For the first installment of this series, click here.

 

The design process is, at bottom, a series of questions. The more honest your answers, the better your design.

Most of the questions are Am I happy with this?

Facing the Swatch

This sixteen patch Ohio Star block is probably the largest single swatch I’ve ever knit for a project.

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As I wrote in Part Two, I liked it well enough to begin an entire quilt-inspired blanket. But an even, good swatch suggests what you might do better.

I wanted a few changes.

First: more color. There’s not a shade of Kenzie I don’t like–it’s been a favorite of mine since it was introduced. The blue and grey are perfectly handsome, but too quiet for my current mood. This blanket is going to take a lot of time to knit, so I want it to make a statement. A bold statement. A really bold statement. If I could make it dance the hippy hippy shake while singing “Ain’t We Got Fun?” I would.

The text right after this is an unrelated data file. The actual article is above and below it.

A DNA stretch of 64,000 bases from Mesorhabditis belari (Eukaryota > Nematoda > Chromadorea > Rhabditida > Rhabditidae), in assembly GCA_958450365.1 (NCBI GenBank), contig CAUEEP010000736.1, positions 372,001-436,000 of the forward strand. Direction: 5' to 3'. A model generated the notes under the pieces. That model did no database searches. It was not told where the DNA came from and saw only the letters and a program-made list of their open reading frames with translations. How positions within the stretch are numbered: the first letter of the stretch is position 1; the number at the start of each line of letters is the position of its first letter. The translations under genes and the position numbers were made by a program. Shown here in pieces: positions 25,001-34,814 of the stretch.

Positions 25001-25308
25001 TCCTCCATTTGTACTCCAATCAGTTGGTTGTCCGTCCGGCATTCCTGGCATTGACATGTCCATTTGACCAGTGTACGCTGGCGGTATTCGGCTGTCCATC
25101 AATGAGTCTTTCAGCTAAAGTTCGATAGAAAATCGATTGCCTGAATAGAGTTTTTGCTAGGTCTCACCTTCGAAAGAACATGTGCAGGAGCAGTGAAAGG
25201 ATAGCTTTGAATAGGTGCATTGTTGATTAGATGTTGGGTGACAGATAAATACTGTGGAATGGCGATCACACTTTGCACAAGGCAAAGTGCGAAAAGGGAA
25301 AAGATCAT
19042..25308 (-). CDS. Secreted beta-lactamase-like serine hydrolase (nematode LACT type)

Second: more heft. The Kenzie fabric is soft, drapey, and sweet to cuddle. However, I live in Chicago, in a Victorian apartment house, and I don’t use blankets as decorative accents. Come February, I use them for survival. Heavier is better.

Kenzington Calling

The Hikoo line offers a yarn I think of as Kenzie’s bigger, fancier cousin: Kenzington. The two share similar fiber blends– both have New Zealand merino, nylon, alpaca, and silk noils.* Kenzington is thicker, though; and rather than being twisted, it’s held together by what the industry calls “chainette” construction. Look at it closely, and you’ll see the strand is, indeed, a teeny weeny little chain.

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When I first wrote about this yarn, someone asked me if it’s as soft as it looks. I told her it feels like an extremely stylish angel kissing you on the cheek.

Am I happy with this?

Oh, you bet I am.

The Unnatural Colorist

Now, which colors of Kenzington to use?